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The Pleasures of Crime | The Nation

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The Pleasures of Crime

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Despite their indifference to genre fiction, American publishers of literary novels have consistently made exceptions for homegrown crime writers. Raymond Chandler, Dashiell Hammett and James Cain have long been celebrated in collections from the prestigious Library of America as well as reissues from Vintage, arguably the most stylish paperback house in New York; Patricia Highsmith, that once-forgotten mistress of the noir, is finally getting her due, with a steady stream of handsome reissues from Norton and a full-length treatment of her life out now in hardcover. Meanwhile James Ellroy, our living master of the hard-boiled detective story, continues to crank out his novels for Knopf to critical acclaim. So in this globalized culture, it makes perfect sense that publishers big and small would look to crime writers from farther-flung places to diversify their lists. Detective fictions tend to follow a pleasantly familiar form, no matter their country of provenance; suspense, intrigue and murder are universally addictive plot devices.

About the Author

Hillary Frey
Hillary Frey, a former Nation editor, is the Books editor at Salon.com.

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The right sleuth, killer or thief can also be the perfect guide through an unfamiliar land. As he--and it's always a he--dodges bullets, searches for clues, hides from the cops (or his wife) and puts the pieces of the crime--as inspector or mastermind--together, we're treated to foreign delights: narrow, curvy roads that hug the Mediterranean; bustling city streets bearing the names of great leaders instead of numbers; dusty paths that snake between rundown bungalows. Of course, from beneath the seductive exotica, dark underbellies of distant locales show through. Corrupt local officials and sleazy night spots are ubiquitous; backstabbing, lying and cheating, among both friends and lovers, de rigueur.

A new quartet of detective novels from Italian crime writer Andrea Camilleri, published here by Viking and Penguin, takes us to the fictional waterfront town of Vigàta, in Sicily. Camilleri's protagonist is the overworked, straight-talking, politically radical Inspector Salvo Montalbano, whose passion for solving crimes is equaled only by his love of the perfect pasta al dente and the novels of his namesake, the contemporary Spanish detective writer Manuel Vazquez Montalbán. (Although Montalbán's works have not found a home in the United States, British publisher Serpent's Tail has been translating him into English for years.) When Montalbano hits a wall in his sleuthing, he's known to turn himself around by asking himself what Pepe Carvalho, Montalbán's famous sleuth, would do.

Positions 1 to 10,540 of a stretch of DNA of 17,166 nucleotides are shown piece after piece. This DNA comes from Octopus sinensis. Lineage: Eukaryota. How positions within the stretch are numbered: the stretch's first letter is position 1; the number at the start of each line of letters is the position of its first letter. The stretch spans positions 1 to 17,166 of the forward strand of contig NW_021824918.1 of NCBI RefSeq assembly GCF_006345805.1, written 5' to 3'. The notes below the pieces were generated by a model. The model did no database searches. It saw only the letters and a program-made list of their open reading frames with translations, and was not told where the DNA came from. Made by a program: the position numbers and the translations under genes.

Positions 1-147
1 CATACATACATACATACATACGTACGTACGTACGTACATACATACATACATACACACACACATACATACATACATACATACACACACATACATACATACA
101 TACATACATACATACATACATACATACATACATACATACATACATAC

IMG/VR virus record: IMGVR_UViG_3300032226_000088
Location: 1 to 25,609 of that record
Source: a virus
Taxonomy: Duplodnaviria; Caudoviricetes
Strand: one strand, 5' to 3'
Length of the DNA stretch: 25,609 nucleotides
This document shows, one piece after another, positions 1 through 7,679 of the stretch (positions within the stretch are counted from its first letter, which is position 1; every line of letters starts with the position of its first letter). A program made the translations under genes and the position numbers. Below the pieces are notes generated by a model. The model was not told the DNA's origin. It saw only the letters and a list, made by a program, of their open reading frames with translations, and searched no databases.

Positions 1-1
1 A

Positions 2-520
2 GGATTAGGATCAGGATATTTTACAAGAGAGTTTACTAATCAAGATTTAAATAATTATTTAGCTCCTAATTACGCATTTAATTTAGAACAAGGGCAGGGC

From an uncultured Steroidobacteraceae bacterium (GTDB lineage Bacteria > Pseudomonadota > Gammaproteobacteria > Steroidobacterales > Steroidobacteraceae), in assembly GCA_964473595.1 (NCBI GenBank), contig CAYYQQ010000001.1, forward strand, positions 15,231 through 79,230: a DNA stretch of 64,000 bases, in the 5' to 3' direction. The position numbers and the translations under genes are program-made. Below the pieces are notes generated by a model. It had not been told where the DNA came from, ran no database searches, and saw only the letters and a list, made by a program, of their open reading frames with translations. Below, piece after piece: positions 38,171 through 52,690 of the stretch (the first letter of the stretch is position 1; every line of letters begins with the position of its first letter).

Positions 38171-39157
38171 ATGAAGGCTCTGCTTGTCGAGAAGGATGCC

Like Mike Hammer or Sam Spade, Montalbano is the kind of guy who can't stay out of trouble. He's in a long-term, long-distance relationship with the smart and independent Livia, but every time they arrange to see each other, a corpse or two--usually bearing the marks of a deviant tryst--comes between them. (Over the course of the four books, this puts a considerable strain on Salvo and Livia's relationship.) Montalbano is competitive and narcissistic; he exploits personal relationships to turn up clues, and often gets friends and witnesses killed during his investigations. Still, deftly and lovingly translated into English by Stephen Sartarelli, Camilleri makes it abundantly clear that under the gruff, sardonic exterior our inspector has a heart of gold, and that any outbursts, fumbles or threats are made only in the name of pursuing truth (and, often, thwarting Italy's egocentric and dishonest politicians in the process--but that's another story).

Camilleri surrounds Montalbano with a motley cast of recurring characters, among them: Free Channel newscaster Nicolò Zito, whose leftist politics are simpatico with the inspector's; lughead Catarella, who mangles every crucial communication meant for Montalbano; and informer Gegè, who manages The Pasture, a sort of open-air bordello where tricks are turned and drugs are dealt under cover of night. So while it makes sense to move through the books from first to last, it's far from necessary. If you're in the mood for an archeological romp, start with The Terra-Cotta Dog. Something with a complicated, contemporary clash-of-cultures angle, complete with a Tunisian terrorist? The Snack Thief. For sheer, slim elegance, the thriller Voice of the Violin wins; and for a dark, sexy tale of political corruption--The Shape of Water.

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